Yes, there were some texture pop-in issues, but I can forgive that overall as they were so few and far between for me. Knowing what should be coming next, I can’t wait to see what the rest of the world looks like when we’re able to experience it.
My inner purist is also a massive fan of the original Final Fantasy VII soundtrack (if you’ve been here before, you’ll know my love of video game music overall), and again I was somewhat sceptical about how they could improve on this. I’d previously fallen in love with the rock and jazz adaptations from Nobuo Uematsu’s The Black Mages, and cried when I saw the orchestral Distant Worlds concert at The Royal Albert Hall several years ago, but there is a special place in my heart for the original midi files.
However, once again, I’ve been proven wrong with some absolutely incredible renditions of classic tracks that truly evoke a feeling of nostalgia, raw emotion and adrenaline. Not all of it is perfect (Lay Down Some Rubber ruins a great track in my opinion), but it’s about 90% of the way there and I’m incredibly excited to see what the next part of the game has to offer.
Being able to purchase individual tracks and play them on jukeboxes as you made your way through the game was also nice touch. It was always a lovely surprise when you heard a familiar sound in the distance, only to discover a vending machine with a much loved and updated classic available for purchase.
The voice acting is also fantastic. Well, at least the Japanese voice acting is. The English dub isn’t terrible, I had to play through it in the demo, but you can bet that was the first thing I changed when I loaded the game, and I don’t regret it. Sure, it meant I had to concentrate a bit more, but as someone who has a really bad habit of doing several things at once and not really paying full attention to anything, this made me give the game my sole attention and that can only be a good thing.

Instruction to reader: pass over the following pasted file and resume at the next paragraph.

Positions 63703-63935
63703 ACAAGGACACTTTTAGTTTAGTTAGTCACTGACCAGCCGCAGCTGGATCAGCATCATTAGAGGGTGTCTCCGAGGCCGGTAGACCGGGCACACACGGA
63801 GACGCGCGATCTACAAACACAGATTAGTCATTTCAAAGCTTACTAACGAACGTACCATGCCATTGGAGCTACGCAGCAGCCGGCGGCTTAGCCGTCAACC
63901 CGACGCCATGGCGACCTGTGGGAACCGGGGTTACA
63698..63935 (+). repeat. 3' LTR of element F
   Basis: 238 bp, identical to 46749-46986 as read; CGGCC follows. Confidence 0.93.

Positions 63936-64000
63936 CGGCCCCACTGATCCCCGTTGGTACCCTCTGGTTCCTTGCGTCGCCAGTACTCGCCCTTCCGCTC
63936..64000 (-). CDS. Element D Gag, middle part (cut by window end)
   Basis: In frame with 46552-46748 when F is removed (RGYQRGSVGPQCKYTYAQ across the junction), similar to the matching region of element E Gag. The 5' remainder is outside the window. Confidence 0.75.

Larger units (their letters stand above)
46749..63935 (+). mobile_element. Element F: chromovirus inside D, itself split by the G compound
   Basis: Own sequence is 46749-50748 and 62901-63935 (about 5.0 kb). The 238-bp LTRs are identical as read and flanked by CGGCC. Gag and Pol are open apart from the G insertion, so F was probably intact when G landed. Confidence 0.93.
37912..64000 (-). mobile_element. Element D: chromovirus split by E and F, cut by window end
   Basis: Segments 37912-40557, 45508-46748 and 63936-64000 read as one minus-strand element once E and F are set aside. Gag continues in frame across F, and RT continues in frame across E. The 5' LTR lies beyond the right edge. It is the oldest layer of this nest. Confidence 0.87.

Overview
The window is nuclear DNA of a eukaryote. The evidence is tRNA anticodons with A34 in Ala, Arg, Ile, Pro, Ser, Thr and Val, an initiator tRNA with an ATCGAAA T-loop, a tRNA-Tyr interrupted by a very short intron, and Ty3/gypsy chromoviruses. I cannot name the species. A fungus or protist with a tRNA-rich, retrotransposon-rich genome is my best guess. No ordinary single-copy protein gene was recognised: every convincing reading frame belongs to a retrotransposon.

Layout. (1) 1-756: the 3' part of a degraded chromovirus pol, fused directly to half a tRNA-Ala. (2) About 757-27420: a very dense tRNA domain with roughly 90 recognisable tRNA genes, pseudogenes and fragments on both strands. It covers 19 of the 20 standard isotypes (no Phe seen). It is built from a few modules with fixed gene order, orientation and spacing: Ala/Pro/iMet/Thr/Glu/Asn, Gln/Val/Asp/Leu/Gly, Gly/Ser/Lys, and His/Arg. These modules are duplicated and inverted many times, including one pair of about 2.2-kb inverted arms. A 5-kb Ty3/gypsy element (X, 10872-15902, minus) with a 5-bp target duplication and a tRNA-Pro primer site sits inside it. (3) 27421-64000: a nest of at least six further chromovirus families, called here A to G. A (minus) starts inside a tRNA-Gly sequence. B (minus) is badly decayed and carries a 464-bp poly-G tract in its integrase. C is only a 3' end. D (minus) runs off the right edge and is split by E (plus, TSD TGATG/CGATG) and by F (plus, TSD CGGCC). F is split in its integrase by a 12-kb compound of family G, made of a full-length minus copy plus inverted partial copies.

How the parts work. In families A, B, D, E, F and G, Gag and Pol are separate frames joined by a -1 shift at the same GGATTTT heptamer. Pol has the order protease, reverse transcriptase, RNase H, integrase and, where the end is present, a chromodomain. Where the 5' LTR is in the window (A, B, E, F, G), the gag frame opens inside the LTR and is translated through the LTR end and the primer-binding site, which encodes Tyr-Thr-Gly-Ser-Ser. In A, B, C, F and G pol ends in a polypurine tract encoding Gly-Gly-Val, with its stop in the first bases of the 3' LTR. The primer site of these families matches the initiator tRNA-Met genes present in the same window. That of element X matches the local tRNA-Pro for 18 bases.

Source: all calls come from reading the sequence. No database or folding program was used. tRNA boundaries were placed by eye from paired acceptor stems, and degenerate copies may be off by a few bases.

It’s also incredibly hard to find voice actors for a game that had no character audio at all back in 1997. There are certain expectations from the fans on what these characters sound like in their head, so matching that expectation is nigh on impossible. If you saw Advent Children then you will have had 15 years to get used to these characters actually talking, so it should be less of a shock to the system when playing the remake.
On Our Way
The ending caused a fair bit of controversy and to be honest I’m quite surprised that I’m not feeling the same way. I won’t go into the ins and outs of it in this review, mainly because it’s a bit complicated, but I will say that I’m very excited to see what this means for the future. The cautious side of me hopes that they don’t use this opportunity and take it too far from the heart of the original game, but the optimist in me hopes that they know what they’re doing.
Overall the Final Fantasy VII Remake has impressed me, and I think the majority of the world. Given Square Enix’s recent track record I think they knew that they really couldn’t mess this up, and I’m so glad that they didn’t. I already can’t wait to get stuck back in and grind back through some of the bits I missed on my first play through. I won’t be going anywhere near hard mode though. My neighbours have suffered enough swearing as it is.